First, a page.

Adoption or Surrogacy
Couples working to fulfill their dreams of starting or growing their families may consider adoption or surrogacy. Whatever circumstances lead to couples making the decision to pursue this route, having children that are not biologically their own can be both rewarding and challenging. It can be difficult to accept if your vision is altered or that your children’s lives may not be as simple as they grow older and begin to question where they came from. You may even struggle to connect to a baby that was carried and nourished in a womb outside your own. Whatever difficult emotions may come, it’s important to practice self-compassion and find support as you persist in building your family.
Miscarriage or Stillbirth
If you’ve suffered the tragedy of a miscarriage or stillbirth, you may understandably, feel disappointed, hopeless, or fearful of the associated implications. Nothing can prepare you for the news that your pregnancy is no longer viable, and this painful reality can be more shocking still if your miscarriage occurred after the 20th week, as you’ve watched your belly grow and felt your baby kick inside, even possibly spread the news that you were expecting to family and friends. Some women must endure the heartbreaking experience of delivering a stillborn baby with the knowledge that this birth will mark the beginning of a journey that looks significantly different than the one they originally envisioned. A network of support and validation of the right to mourn these losses will be a crucial component of the healing process.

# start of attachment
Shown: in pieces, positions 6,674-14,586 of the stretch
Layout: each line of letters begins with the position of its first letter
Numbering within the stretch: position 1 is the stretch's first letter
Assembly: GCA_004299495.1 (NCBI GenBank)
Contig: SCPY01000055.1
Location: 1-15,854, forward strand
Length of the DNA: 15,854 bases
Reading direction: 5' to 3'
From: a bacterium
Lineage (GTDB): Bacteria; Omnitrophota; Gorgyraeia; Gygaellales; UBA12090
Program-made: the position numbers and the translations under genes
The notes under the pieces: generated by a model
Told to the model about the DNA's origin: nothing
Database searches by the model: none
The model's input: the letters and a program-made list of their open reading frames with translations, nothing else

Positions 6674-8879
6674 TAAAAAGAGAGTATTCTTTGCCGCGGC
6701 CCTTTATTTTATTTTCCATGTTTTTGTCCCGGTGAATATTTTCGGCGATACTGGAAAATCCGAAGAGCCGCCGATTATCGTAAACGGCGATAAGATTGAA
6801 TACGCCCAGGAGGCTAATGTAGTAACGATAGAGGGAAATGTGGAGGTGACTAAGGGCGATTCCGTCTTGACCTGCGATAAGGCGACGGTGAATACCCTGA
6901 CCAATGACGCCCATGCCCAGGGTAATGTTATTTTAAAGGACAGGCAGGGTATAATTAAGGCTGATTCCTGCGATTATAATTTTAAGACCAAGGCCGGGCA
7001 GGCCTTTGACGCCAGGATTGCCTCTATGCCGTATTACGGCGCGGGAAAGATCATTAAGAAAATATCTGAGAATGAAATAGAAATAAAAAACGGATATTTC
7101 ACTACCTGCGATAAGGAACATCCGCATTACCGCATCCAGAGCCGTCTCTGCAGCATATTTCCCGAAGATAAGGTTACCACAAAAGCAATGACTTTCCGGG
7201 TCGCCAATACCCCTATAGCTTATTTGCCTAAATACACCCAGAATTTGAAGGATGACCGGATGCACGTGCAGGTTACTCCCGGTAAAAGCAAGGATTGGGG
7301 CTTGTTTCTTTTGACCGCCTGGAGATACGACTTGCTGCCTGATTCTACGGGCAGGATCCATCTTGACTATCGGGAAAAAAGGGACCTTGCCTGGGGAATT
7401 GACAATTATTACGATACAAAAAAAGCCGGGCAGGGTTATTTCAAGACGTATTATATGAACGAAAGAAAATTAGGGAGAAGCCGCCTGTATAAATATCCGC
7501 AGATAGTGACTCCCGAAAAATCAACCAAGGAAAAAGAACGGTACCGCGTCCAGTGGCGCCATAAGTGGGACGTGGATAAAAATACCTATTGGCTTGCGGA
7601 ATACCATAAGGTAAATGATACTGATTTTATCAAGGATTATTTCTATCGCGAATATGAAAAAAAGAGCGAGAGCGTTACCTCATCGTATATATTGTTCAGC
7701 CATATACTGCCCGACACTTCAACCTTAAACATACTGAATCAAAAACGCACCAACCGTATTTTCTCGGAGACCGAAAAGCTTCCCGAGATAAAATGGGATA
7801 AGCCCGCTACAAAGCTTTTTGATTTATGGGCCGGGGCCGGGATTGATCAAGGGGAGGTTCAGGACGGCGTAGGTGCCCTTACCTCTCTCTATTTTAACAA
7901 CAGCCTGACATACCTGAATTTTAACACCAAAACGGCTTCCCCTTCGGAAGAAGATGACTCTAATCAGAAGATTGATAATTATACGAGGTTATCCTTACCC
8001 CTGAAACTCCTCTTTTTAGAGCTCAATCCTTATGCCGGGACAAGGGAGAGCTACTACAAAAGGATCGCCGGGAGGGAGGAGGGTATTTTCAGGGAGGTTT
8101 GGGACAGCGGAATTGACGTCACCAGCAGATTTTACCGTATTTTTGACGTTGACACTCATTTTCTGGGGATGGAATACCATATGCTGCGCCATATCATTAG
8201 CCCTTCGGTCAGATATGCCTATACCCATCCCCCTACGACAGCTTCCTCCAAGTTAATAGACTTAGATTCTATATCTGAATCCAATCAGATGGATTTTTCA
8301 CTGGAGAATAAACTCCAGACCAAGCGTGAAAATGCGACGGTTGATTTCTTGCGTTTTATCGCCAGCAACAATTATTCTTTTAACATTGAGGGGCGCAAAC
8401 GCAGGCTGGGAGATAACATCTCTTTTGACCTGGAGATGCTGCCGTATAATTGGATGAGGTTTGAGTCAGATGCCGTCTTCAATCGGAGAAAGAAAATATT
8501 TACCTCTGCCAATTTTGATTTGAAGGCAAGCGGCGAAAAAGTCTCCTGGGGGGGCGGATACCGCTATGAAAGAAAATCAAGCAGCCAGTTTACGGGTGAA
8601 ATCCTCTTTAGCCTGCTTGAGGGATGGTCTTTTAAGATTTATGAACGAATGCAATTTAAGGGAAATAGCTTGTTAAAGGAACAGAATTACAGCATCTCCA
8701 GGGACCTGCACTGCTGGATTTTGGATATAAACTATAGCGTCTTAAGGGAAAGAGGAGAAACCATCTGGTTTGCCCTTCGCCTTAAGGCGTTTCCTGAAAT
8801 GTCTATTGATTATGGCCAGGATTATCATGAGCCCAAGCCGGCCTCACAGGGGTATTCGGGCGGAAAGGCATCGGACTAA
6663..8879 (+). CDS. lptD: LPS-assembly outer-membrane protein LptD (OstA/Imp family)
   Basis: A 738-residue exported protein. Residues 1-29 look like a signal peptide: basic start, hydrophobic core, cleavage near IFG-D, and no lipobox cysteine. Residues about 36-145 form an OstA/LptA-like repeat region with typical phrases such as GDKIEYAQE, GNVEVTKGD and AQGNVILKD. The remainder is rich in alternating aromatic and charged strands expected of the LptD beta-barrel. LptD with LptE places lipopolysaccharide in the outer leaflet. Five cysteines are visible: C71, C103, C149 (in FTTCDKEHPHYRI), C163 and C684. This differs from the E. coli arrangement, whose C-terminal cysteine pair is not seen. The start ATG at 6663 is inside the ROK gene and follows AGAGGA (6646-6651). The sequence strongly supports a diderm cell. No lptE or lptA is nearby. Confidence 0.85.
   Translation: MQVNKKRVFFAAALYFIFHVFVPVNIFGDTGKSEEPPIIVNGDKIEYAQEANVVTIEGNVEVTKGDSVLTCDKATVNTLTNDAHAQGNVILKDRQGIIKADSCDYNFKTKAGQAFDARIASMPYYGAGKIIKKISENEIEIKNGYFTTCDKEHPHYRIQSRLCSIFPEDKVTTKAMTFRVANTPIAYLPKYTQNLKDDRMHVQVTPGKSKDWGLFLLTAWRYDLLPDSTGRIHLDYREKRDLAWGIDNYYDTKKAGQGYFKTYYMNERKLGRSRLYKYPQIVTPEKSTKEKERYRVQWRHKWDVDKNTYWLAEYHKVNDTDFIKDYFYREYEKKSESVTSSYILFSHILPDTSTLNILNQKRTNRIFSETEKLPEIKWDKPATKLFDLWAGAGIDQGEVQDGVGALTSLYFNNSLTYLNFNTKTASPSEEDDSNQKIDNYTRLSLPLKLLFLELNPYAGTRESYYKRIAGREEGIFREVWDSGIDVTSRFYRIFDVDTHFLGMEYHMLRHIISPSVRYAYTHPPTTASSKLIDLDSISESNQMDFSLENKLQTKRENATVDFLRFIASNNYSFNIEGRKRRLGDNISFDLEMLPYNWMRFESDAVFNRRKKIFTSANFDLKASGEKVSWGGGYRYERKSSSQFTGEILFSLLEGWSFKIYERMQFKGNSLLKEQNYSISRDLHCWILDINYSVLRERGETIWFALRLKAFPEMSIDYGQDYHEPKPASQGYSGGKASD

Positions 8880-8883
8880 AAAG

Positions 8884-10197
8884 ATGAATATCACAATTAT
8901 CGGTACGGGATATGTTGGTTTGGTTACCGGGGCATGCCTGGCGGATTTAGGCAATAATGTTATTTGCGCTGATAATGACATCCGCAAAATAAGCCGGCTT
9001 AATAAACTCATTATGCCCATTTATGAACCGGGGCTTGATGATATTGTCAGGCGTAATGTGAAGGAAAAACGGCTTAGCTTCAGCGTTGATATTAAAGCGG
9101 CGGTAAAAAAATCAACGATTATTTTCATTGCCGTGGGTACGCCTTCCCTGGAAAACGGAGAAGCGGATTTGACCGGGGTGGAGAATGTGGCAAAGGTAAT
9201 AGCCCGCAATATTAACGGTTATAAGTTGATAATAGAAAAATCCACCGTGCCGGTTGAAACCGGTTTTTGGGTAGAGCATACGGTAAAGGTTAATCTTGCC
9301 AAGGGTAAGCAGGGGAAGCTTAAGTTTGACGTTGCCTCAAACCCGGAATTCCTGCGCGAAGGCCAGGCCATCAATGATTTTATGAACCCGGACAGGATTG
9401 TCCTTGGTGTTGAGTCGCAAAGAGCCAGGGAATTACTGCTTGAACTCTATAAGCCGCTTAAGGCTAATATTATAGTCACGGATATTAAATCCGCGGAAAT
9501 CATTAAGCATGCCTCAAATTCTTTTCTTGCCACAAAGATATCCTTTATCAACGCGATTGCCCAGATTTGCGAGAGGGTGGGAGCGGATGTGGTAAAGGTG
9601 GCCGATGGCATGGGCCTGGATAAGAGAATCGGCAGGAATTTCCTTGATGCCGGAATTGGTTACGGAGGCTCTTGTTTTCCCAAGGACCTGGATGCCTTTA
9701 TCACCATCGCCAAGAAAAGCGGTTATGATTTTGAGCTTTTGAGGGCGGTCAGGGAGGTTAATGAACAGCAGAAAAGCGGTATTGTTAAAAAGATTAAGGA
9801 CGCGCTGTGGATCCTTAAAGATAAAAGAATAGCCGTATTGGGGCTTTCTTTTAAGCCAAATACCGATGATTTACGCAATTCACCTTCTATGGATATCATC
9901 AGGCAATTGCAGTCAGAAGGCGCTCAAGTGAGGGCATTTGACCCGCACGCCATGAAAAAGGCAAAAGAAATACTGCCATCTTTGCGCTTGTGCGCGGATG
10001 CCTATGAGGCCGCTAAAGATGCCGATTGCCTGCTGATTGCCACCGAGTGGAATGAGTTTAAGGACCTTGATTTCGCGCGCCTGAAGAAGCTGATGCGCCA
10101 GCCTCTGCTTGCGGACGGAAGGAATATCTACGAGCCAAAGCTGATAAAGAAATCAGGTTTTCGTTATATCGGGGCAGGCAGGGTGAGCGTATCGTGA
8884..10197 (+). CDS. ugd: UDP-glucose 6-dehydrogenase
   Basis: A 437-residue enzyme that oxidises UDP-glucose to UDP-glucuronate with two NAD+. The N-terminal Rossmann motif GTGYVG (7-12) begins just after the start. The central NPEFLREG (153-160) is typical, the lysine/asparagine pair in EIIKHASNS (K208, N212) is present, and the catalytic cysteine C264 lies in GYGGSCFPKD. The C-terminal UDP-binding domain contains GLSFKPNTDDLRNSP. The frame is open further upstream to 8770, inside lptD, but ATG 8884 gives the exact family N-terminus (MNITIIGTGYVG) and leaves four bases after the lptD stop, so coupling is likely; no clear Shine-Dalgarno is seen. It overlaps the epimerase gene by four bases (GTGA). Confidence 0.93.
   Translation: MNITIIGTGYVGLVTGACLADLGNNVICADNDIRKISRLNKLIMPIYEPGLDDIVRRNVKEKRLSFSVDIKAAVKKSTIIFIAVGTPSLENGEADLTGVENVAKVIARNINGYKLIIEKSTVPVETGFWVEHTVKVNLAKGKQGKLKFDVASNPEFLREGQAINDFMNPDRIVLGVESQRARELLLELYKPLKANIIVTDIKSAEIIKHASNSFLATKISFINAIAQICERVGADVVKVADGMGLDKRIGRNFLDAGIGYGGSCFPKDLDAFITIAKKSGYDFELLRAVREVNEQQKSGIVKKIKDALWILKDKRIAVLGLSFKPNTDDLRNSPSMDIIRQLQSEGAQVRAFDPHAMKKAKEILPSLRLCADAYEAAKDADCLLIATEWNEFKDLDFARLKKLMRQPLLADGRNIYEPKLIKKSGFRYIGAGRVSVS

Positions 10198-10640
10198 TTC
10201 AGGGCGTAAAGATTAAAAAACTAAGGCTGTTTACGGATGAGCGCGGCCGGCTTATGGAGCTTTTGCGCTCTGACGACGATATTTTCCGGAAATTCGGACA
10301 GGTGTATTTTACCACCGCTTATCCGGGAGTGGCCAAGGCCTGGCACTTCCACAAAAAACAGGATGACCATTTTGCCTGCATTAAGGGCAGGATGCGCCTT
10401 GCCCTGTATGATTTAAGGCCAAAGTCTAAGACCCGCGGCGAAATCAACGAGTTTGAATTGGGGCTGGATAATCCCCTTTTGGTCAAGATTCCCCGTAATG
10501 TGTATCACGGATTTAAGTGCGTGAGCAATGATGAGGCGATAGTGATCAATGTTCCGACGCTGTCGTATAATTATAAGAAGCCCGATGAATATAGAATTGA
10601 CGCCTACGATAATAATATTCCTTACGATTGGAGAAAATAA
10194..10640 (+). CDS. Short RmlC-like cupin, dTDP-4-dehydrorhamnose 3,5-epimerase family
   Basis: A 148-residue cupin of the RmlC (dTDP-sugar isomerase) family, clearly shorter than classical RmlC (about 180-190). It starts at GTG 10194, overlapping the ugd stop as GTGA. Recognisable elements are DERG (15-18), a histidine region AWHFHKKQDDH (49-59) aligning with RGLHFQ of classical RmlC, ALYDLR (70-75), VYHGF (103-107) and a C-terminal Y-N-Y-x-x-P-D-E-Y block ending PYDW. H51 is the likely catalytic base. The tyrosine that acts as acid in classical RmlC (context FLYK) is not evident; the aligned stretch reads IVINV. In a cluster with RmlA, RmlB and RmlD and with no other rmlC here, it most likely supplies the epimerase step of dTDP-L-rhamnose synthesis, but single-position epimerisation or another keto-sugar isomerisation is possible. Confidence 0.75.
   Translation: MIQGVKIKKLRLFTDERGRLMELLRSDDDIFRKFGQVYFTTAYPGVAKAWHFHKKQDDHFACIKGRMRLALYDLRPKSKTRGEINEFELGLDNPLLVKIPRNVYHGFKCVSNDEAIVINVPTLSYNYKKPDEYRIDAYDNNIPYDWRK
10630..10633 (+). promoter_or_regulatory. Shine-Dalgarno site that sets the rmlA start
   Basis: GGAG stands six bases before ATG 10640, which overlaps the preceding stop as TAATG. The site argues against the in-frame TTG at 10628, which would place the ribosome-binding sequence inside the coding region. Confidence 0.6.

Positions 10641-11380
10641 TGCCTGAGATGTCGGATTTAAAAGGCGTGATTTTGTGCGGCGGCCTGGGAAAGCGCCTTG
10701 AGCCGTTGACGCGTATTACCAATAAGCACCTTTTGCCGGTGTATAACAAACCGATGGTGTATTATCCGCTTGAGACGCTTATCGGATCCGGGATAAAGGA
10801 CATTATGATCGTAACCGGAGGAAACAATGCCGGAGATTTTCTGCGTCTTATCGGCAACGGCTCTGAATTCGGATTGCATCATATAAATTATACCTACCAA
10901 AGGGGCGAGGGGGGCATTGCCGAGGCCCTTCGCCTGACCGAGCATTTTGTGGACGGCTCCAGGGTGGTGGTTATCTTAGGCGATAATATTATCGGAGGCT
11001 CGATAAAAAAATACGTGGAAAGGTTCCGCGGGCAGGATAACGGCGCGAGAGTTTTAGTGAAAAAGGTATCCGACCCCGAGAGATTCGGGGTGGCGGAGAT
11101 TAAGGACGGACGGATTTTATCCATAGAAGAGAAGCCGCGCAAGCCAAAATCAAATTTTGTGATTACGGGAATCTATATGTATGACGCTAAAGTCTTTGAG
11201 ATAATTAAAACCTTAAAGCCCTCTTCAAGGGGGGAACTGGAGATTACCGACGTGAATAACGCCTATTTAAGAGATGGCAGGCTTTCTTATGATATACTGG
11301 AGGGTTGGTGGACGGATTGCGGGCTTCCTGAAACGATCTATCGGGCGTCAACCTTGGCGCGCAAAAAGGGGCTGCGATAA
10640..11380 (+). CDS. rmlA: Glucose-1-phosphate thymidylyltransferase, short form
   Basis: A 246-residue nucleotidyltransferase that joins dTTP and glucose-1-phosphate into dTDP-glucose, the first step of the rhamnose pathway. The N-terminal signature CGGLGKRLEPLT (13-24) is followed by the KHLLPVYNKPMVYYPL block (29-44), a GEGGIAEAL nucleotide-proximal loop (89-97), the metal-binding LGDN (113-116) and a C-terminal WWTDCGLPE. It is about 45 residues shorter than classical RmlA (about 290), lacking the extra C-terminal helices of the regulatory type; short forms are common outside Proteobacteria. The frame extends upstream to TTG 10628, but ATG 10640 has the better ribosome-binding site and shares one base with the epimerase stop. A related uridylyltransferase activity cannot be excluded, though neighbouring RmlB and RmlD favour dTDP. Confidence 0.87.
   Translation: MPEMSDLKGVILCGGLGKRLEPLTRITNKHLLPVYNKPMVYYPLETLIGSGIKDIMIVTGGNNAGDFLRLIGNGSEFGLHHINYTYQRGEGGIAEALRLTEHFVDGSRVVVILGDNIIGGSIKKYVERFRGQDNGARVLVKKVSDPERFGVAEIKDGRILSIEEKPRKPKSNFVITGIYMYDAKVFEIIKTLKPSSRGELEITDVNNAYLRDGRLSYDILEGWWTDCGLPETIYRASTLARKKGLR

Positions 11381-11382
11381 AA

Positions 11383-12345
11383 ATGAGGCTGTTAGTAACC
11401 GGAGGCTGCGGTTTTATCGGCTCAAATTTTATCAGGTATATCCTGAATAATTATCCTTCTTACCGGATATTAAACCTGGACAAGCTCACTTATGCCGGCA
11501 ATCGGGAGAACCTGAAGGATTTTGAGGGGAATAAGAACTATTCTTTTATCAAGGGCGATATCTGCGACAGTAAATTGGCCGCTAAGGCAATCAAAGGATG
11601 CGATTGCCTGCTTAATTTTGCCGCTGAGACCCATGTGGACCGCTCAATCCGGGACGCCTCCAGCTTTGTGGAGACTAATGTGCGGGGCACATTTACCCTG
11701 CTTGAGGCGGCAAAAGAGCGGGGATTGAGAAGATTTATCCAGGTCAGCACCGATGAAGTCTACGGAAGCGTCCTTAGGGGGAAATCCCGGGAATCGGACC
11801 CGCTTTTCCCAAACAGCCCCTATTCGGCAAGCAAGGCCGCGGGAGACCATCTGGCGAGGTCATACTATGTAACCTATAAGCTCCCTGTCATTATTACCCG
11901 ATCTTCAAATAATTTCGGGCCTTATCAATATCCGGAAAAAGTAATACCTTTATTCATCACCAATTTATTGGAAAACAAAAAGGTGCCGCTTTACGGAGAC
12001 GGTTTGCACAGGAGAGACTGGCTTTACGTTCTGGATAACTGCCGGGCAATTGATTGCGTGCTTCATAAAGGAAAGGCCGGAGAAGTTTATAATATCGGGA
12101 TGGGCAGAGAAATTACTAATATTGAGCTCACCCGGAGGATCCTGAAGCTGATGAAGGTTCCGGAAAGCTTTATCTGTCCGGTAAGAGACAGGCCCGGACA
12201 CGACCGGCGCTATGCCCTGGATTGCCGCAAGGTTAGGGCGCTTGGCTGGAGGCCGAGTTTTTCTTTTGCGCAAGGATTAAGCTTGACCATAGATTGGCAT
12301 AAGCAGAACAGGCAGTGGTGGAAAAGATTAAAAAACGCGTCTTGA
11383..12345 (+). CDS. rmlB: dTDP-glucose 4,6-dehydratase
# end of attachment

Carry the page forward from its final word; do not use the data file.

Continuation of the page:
The experience of recurrent miscarriage may make some women feel as though it is impossible that they will ever have a child. With each miscarriage or failed attempt to become the mother they so badly want to be, they may grow increasingly less hopeful. Especially for older moms, the pressure they feel to become pregnant may be worsened by the sensation that their biological clock is ticking. The renewed depression, anxiety, stress, self-blame and guilt associated with each disappointment only compounds upon the last, which can create a great need for support, understanding, warmth, and compassion from partners, family, friends or a therapist trained to help.